Part 6: Trisomy 13

So, at our ages (I am 40, Jeff is 41), what were our chances of having a baby with Trisomy 13?  According to our genetic counselors:  2.5 – 3.0 %.  And the chances of having a baby in the future with Trisomy 13 since we’ve already had one is double the original risk:  5 – 6 %.

For weeks, I’ve been writing a future post in my head entitled “Fertility and Fear,” in which I plan to address how we view statistics like these in our own family planning decisions and how our views have (or haven’t) changed as a result of this experience.  If I ever get it written, it’s going to be epic, as our big kids would say.  😉

I was very interested to know how many other expectant mothers in the Wellspan network are also currently carrying babies with a known trisomy to term and what the termination rate is for such babies in our area.  I was rather surprised to learn that I am the ONLY mom carrying a baby with Trisomy 13 that they know of, and they typically see 3-5 T-13 babies per year.  (There are a few moms with babies suspected of having a trisomy who haven’t yet undergone testing.)  There is ONE other mom carrying a baby with T-18, and there are 4-5 carrying babies with T-21 (Down Syndrome).  So much for joining a “Trisomy 13 Support Group!”  The abortion rate for our area upon diagnosis with a trisomy is about 50%, due to this being ‘rather conservative’ community.  In urban areas, this number is approximately 75-80%.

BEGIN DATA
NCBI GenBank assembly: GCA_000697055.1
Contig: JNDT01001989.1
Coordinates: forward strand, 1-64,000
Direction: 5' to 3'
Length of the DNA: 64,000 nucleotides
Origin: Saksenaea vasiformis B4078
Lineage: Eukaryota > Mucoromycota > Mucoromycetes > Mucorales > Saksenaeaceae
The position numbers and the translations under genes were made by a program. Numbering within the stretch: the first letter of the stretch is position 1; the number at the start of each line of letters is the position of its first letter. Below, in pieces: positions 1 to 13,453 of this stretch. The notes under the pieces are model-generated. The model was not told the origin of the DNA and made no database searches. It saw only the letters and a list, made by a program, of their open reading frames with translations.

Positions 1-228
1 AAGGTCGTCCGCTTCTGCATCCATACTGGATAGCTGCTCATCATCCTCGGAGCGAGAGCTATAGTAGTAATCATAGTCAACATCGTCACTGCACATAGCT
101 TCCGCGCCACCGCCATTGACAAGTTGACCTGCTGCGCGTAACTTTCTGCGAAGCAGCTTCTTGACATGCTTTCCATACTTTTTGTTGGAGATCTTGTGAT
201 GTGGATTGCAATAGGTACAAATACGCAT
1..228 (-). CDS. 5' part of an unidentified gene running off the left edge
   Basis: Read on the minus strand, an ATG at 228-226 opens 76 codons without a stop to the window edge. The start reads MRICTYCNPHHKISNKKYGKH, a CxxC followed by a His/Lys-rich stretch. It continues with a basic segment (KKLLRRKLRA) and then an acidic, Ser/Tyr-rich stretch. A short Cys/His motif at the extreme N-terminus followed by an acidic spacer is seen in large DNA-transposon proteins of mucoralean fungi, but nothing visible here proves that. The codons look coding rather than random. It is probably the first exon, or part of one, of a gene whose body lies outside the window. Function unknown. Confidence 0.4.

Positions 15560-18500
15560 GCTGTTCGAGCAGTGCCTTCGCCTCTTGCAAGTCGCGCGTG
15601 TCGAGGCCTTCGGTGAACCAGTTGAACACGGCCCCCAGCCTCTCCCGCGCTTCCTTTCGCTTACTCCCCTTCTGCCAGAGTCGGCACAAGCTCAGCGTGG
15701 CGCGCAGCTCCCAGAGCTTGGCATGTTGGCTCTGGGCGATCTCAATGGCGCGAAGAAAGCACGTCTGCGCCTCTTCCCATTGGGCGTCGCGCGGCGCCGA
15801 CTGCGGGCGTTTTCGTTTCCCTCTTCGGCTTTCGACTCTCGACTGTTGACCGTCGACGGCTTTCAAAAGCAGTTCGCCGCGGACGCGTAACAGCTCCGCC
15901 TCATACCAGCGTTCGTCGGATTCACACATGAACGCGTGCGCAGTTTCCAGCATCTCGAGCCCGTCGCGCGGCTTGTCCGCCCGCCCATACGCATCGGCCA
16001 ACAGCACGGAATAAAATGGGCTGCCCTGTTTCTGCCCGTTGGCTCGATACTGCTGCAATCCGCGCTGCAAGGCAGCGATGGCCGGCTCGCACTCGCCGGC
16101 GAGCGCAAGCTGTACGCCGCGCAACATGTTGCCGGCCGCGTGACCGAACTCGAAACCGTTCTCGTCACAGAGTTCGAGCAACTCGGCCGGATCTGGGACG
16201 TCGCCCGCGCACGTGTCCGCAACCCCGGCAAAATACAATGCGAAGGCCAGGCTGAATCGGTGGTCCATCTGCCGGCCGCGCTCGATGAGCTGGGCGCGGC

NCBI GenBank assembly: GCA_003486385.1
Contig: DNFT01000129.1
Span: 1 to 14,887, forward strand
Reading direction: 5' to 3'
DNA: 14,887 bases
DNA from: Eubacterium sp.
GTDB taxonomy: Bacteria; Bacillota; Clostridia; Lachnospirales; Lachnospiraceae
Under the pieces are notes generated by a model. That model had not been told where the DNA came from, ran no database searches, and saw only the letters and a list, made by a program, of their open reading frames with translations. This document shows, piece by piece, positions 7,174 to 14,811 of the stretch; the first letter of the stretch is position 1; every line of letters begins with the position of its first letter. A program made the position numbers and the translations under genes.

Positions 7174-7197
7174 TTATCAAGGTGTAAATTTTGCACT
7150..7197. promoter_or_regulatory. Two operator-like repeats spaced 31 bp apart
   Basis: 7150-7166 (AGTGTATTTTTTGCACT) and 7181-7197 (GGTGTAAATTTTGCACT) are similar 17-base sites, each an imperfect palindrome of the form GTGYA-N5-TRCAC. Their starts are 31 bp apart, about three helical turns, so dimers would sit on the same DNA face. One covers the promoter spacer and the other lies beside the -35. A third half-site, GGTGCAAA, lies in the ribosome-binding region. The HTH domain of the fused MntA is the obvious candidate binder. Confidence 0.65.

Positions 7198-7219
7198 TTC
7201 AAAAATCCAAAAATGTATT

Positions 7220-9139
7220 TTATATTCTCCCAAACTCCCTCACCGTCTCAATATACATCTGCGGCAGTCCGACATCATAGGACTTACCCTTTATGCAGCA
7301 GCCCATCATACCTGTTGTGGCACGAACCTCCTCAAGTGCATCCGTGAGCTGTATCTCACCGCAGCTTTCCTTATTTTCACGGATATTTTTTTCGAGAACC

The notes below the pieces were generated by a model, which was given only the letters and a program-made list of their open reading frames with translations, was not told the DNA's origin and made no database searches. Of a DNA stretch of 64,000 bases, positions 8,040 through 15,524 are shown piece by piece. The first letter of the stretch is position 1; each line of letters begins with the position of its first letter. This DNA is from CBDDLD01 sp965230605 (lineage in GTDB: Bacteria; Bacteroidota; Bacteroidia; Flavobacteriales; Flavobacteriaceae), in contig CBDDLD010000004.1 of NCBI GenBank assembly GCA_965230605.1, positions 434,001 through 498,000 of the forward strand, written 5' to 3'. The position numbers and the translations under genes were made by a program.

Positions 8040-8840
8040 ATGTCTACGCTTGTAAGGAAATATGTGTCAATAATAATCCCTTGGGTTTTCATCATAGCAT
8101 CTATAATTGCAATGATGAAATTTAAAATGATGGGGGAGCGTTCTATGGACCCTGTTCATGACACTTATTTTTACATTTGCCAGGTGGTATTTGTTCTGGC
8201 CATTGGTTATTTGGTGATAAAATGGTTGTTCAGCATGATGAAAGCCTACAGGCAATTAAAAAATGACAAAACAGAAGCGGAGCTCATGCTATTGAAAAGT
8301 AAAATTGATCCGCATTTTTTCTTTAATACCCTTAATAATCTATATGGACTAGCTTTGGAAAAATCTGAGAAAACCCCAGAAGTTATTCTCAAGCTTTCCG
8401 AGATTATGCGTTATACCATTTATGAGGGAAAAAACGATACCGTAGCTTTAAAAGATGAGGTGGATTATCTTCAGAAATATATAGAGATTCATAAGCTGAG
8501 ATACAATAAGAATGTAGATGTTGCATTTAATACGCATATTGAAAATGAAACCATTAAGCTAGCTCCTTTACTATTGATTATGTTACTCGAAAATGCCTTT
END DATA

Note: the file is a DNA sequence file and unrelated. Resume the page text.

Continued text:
Here are some charts, links, and article excerpts that have been helpful in our study of T-13:


T-13 2

“Trisomy 13, also called Patau syndrome, is a chromosomal condition associated with severe intellectual disability and physical abnormalities in many parts of the body. Individuals with trisomy 13 often have heart defects, brain or spinal cord abnormalities, very small or poorly developed eyes (microphthalmia), extra fingers or toes, an opening in the lip (a cleft lip) with or without an opening in the roof of the mouth (a cleft palate), and weak muscle tone (hypotonia). Due to the presence of several life-threatening medical problems, many infants with trisomy 13 die within their first days or weeks of life. Only five percent to 10 percent of children with this condition live past their first year…

Trisomy 13 occurs in about 1 in 16,000 newborns…

Most cases of trisomy 13 result from having three copies of chromosome 13 in each cell in the body instead of the usual two copies. The extra genetic material disrupts the normal course of development, causing the characteristic features of trisomy 13.”




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